Audubon International shares results of golf course survey
Selkirk, NY –Golf courses continue to improved their environmental performance, according to the Audubon International’s 2001 Managed Lands Survey for Golf. The survey, comprised of over 470 of the 2000-plus golf courses enrolled in the Audubon Cooperative Sanctuary Program (ACSP) for Golf Courses, revealed the following in a few of the key research area:
- When examining Water Quality and Water Conservation efforts, 89% of courses who responded had improved their irrigation system or the way that water was applied to the site. As a result, these golf courses saved an estimated 1.9 million gallons of water per year per course since joining ACSP—totally over 500 million gallons per year. Likewise, 86% of golf course managers and superintendents have increased efforts to monitor water quality.
- In the area of Chemical Use Reduction and Safety, 82% of respondents reduced pesticide use while 75% reduced pesticide costs. Additionally, 92% of respondents used pesticides with lower toxicity levels.
- Efforts to address Wildlife and Habitat Management have been equally effective, with 89% choosing native plants when landscaping, as compared to 49% before joining the program. Likewise, the average number of acres devoted to providing wildlife habitat increased by 50%, from 45 acres to 67 acres per course on average.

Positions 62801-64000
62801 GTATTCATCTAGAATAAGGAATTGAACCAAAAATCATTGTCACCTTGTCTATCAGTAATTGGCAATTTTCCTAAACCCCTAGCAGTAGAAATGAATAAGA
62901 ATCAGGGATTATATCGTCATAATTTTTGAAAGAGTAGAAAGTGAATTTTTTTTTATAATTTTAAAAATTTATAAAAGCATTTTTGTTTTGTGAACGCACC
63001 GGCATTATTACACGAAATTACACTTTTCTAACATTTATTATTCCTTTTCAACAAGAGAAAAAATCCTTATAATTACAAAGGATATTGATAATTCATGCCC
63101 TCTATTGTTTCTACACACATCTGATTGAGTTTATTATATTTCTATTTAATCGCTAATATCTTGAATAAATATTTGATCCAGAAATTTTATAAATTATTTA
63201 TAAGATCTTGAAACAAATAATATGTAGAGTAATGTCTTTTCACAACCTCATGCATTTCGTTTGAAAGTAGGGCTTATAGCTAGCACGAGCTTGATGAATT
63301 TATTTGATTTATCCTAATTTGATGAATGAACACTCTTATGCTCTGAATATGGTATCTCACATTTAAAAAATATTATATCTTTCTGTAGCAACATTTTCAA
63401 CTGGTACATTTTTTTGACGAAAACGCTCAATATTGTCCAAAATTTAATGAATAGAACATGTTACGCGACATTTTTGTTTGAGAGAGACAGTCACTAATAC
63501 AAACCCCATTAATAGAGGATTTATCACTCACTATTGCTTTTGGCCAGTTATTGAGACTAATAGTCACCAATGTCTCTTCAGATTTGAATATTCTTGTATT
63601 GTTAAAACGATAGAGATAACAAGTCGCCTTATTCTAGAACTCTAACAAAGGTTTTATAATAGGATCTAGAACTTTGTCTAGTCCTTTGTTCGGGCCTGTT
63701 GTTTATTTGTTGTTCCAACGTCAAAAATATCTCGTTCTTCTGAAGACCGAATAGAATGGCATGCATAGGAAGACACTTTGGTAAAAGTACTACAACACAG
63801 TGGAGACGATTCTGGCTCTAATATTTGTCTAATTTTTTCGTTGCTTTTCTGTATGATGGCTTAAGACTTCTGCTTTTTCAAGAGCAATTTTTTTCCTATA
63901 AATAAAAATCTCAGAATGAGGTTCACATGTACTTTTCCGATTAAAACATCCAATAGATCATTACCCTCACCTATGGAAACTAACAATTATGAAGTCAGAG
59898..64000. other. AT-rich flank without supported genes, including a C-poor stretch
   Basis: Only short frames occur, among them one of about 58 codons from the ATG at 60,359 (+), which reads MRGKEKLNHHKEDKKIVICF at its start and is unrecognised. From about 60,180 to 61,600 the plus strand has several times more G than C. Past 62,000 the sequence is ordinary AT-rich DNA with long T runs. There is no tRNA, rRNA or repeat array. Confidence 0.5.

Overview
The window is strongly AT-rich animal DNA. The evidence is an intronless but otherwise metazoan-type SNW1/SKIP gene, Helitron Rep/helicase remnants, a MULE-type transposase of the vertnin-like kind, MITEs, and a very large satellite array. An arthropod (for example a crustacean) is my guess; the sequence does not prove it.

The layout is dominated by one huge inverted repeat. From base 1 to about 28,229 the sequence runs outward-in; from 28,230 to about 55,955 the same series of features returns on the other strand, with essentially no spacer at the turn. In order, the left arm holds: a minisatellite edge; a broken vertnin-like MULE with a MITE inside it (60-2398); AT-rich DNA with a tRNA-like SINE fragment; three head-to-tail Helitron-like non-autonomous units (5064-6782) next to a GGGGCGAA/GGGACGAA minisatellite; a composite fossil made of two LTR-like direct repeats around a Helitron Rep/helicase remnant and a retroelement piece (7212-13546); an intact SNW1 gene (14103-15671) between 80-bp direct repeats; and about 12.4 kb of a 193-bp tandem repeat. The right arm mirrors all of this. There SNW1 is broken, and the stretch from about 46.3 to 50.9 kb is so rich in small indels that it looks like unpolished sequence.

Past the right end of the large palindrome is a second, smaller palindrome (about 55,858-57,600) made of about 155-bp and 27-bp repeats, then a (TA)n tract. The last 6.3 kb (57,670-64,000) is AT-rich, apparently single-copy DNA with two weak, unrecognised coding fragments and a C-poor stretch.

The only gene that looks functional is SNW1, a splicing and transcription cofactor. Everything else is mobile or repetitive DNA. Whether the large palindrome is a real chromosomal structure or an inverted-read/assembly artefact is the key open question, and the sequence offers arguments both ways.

- Finally, all of these strides were taken without compromising the quality of the game itself. Nearly 100% of courses surveyed reported increased or maintained golf quality and satisfaction.
“The survey clearly shows that ACSP is helping improve their performance without sacrificing playing quality or golfer satisfaction. It’s also clear that there are areas that golf courses need to improve on, such as the development of pesticide spill containment protocols, the creation of equipment wash-off areas to reduce runoff problems, and the safe removal of exotic, invasive plants,” according to Jean Mackey, Director of Educational Services, Audubon International.
The Audubon Cooperative Sanctuary Program for Golf was launched in 1991 in conjunction with the United States Golf Association (USGA). “Golf courses offer a unique open space in the human landscape for wildlife to exist and thrive. Ongoing stewardship actions and education efforts lead to habitat protection, natural resource protection, as well as a reduction in the overall impact of golf management practices on the surrounding ecosystem,” states Joellen Zeh, Staff Ecologist of Audubon International.
The Audubon Cooperative Sanctuary System (ACSS) educates and encourages landowners and land managers of existing properties to become actively involved in protecting and enhancing wildlife habitats and conserving and sustaining natural resources on their own properties. ACSS Programs designed for golf courses, schools, businesses, and backyards provide conservation assistance and educational support specific to the unique location, resources, and needs of each site. Audubon International provides advice, mentoring, and guidance on how to conduct projects on sites to meet these goals.